This guide is intended for early career practitioners or those wanting to transition to an OSINT job. It lays out fundamental building blocks that you should know about when learning OSINT. It's important to highlight that this is not the only way to become an OSINT practitioner. Nor is it a guaranteed way of finding an OSINT job quickly. It's best to view this guide as a reference point that you can use throughout your learning journey. It will be a living document with regular updates.
There are three main parts, covering the following aspects:
1) Theoretical concepts and other important basics - an often underestimated but critical part. It will lay the foundation for your OSINT knowledge. Here you'll learn about essential concepts and definitions like what is intelligence and what is OSINT? How does it differ from data and information? What's the difference between the internet and the world wide web? And many other important issues.
2) Practical skills at a basic to advanced level. This will equip you with commonly used techniques and tools as well as make you aware of when and in which context they can be used most effectively.
3) How to stay up to date in the world of OSINT.
Understanding the basics is critical. As with many other professions, it's not possible to jump straight in without having a bit of background knowledge. You wouldn't try to fix an electrical problem in your house without knowing how the electrical system works. Or at least we hope you wouldn't. The same applies for OSINT.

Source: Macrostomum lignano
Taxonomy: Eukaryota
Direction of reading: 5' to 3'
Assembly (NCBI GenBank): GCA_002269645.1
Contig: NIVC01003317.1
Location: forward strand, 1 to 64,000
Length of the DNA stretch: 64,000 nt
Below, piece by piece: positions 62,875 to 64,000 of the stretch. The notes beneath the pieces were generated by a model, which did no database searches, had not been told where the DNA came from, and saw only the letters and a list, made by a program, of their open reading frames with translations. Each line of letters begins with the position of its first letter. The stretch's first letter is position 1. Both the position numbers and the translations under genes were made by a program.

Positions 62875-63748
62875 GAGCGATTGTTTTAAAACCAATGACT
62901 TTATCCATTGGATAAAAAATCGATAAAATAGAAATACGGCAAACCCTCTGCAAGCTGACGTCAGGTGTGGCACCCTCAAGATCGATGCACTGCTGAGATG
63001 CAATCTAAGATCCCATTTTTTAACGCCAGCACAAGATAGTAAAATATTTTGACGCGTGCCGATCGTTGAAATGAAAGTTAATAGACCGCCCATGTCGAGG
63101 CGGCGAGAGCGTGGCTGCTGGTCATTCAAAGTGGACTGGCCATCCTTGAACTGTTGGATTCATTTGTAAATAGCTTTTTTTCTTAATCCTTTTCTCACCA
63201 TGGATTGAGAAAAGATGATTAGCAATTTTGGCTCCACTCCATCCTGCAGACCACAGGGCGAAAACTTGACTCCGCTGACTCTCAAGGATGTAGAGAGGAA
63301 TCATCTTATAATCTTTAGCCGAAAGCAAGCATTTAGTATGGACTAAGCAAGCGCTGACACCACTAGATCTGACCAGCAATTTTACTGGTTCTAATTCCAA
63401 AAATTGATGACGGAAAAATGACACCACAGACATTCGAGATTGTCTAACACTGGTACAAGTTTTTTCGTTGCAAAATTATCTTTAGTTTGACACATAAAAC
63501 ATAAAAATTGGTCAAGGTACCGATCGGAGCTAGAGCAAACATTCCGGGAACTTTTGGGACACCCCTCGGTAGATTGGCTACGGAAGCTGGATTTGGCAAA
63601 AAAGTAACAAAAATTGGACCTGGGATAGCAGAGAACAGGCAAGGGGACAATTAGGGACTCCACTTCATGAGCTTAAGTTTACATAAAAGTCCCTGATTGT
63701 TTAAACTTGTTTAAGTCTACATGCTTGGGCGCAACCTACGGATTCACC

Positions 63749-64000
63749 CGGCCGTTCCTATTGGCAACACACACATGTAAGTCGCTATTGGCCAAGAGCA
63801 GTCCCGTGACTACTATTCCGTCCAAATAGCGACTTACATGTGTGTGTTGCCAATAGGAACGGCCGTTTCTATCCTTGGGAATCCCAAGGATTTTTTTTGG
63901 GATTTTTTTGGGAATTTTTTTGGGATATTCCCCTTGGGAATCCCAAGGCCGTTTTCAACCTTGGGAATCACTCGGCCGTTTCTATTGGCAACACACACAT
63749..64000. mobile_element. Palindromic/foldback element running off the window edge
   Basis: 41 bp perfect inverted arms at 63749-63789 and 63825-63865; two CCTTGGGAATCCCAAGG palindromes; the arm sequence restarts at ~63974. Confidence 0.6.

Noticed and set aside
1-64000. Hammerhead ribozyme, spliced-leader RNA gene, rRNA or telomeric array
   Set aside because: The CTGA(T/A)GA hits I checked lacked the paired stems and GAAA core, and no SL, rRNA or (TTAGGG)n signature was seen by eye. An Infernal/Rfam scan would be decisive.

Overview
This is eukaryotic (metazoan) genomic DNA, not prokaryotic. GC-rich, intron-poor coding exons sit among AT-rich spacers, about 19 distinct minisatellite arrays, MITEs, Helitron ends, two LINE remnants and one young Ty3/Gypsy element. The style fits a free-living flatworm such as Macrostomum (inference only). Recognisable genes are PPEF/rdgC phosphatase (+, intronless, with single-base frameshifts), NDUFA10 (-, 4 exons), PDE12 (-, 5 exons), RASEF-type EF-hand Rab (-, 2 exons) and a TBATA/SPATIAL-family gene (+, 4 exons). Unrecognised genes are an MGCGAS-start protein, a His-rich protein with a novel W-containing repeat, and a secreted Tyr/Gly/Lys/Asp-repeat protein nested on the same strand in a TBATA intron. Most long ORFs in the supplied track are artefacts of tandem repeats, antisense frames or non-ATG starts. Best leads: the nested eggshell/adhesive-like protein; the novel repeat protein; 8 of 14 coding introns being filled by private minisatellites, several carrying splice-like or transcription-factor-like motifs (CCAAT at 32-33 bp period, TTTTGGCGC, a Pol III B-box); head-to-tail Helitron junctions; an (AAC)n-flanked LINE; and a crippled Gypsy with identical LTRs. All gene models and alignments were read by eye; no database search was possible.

As an OSINT professional, you should be able to explain in simple and technical terms how you arrived at X, which tools and techniques you used as well as what they do and how they work, whilst highlighting gaps and limitations of your analysis. Without the background knowledge this wouldn't be possible.
Another important point that we at OSINT-JOBS.com want to stress is that OSINT should not be merely seen as a collection of links - OSINT is a multi-facetted profession that requires, depending on the job, a wide range of skills, including analytical and writing skills - just to name a few.
To get you started with some of the important basic concepts in OSINT, have a look at the following reading list. This should provide you with a good overview.
As noted earlier, this list is not exhaustive and we are going to add more reading material in the future. If you would like to share anything that you think should be on here, please let us know and we'll add it!
Once you understood some of the most important basic concepts in OSINT, it's time to gain some practical skills. There's no perfect or one way of doing this; however, we want to emphasise the importance of learning how to use search engines first. Yes, search engines!
In fact, once you understood how they actually work and how to use them effectively and efficiently, you can find any information you want and even specify the format, such as image, video, text or various other file formats. This is pretty powerful, if you think about it, as it opens up an unlimited number of use cases.